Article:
By beginning, parts are constructed which eventually create a whole; a whole person, time, cultural memory, and so on. Once accomplished, the client can tell his or her story with the confidence of belonging and pride in their heritage and cultural uniqueness.

As a trusted professional, the art therapist is permitted into the ethnic client's life and witnesses the "phoenix rise from the ashes." As the client continues to grow in the newly adopted culture and continue to place trust in the art therapist's abilities to guide and protect from hidden mines of self-doubts and fears, the confidence to express through the art medium grows and ideally, the ethnic client becomes a contributing part of the new culture.

Art Therapy and the Ethnic Criminal Offender

Art therapy is being used in institutions around the country; hospitals, schools, retirement centers, prisons, and so on. While art benefits any number of psychosocial constructed groups, for the purposes of this study, ethnic offenders are in focus.

Symbolic containment" is a form of offender therapy to which art has been applied. As the ethnic offender is adjusting to the community of inmates and the culture of the social fabric beyond the walls, the loss of identity - typical in the prison setting - often leads to violent demonstrations of the self. When the offender has no creative outlet to discover his ability to grow and correct the errant behavior - within a safe setting - the problems of recidivism and cultural miscommunication can become a social nightmare.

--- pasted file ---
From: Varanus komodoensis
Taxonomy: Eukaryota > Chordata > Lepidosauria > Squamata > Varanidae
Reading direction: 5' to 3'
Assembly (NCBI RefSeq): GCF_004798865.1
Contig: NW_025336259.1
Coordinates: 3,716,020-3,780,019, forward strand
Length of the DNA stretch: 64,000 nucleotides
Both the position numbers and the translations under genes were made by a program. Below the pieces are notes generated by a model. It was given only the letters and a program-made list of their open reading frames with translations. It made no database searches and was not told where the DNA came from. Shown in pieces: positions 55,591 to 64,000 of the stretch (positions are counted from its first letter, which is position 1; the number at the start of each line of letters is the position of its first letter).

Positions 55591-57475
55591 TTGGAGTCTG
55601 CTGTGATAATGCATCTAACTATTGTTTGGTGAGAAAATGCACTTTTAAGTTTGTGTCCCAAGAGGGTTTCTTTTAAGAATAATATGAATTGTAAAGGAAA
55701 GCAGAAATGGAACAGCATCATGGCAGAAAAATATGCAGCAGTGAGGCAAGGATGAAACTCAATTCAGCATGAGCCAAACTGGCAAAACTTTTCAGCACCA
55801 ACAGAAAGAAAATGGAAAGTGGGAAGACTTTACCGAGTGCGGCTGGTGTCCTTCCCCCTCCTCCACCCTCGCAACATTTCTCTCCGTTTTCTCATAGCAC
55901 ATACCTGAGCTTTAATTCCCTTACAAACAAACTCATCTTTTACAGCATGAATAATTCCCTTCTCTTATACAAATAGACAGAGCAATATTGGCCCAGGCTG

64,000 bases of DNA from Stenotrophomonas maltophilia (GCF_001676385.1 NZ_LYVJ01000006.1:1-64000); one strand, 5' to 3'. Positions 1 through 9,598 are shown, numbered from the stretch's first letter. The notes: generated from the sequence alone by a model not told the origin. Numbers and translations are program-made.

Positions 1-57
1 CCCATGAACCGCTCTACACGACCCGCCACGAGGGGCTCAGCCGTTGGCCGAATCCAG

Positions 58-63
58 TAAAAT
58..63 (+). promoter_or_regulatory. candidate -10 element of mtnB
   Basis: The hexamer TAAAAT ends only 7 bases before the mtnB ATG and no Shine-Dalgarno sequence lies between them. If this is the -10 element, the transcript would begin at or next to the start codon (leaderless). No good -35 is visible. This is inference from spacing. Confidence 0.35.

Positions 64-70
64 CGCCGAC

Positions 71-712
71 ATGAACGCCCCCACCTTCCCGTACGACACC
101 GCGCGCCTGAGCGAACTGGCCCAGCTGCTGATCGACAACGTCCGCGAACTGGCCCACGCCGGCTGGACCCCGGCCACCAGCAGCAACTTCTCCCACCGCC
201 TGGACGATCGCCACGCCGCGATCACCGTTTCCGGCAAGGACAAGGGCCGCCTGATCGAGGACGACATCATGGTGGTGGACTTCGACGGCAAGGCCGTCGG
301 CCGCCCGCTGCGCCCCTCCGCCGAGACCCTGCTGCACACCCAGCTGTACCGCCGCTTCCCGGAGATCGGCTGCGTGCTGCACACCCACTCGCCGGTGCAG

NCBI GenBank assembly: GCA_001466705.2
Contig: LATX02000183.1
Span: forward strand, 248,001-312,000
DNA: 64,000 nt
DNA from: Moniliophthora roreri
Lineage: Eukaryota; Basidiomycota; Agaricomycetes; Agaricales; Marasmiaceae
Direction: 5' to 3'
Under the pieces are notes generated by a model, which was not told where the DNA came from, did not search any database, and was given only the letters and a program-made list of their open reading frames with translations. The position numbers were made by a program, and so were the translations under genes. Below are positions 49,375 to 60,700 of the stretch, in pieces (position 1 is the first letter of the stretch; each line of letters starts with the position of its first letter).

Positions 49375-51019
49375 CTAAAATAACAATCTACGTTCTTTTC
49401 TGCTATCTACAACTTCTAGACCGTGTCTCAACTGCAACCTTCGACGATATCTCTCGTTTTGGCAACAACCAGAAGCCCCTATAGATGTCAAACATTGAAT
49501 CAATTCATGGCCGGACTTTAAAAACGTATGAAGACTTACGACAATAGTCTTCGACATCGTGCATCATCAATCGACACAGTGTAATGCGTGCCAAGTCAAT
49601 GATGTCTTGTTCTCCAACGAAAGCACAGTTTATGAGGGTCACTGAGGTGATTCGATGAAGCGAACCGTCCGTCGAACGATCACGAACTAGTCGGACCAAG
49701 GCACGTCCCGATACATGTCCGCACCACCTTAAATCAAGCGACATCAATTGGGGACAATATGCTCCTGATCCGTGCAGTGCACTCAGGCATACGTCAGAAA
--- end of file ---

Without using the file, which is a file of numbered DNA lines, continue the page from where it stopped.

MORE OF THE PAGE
Art therapists are now being hired for prisons all around the country. While society continues to see prison as little more than a form of housing the unruly and stark punishment, early studies are showing that the creative outlets provided through art therapy are opening floodgates of ethnic fears and adjustment issues. The true professional art therapist will see this as the crack in a previously unrevealed armor and drive the opening wider until the ethnic offender can express the fear and frustration of a new culture.

Fresh Forms of Art Therapy

Just as with any other creative outlet, mechanical repetition can be soothing to a point, but often loses its appeal. It is important for the professional art therapist to keep the process new and exciting for everyone participating in the process.

Art therapy can take the form of "sculpting stress, creating a collage self-portrait, drawing to music, creating personal logos, designing a new species of flower, puppetry, mask design, and holiday art." Many therapeutic books available today offer creativity and delight for the ethnic client wishing to find creative outlets for a life which can be frustrating.

Statement of the Problem, Purpose, and Significance

Language is often a barrier of confusion and misunderstanding between cultures, and art takes the easy, non-obtrusive, and non-invasive form of communication that can help therapists exercise more improved culture-sensitive practices, treatments, and awareness.

As this generation experiences levels of security threats and war, ethnic citizens and immigrants require a deep level of catharsis to survive. One art therapy program - the War Child initiative - is working to help children in war-torn countries such as the Caucasus region, Georgia, Negomo Karabakh, Azerbaijan, Ossetia, and Abkhazia.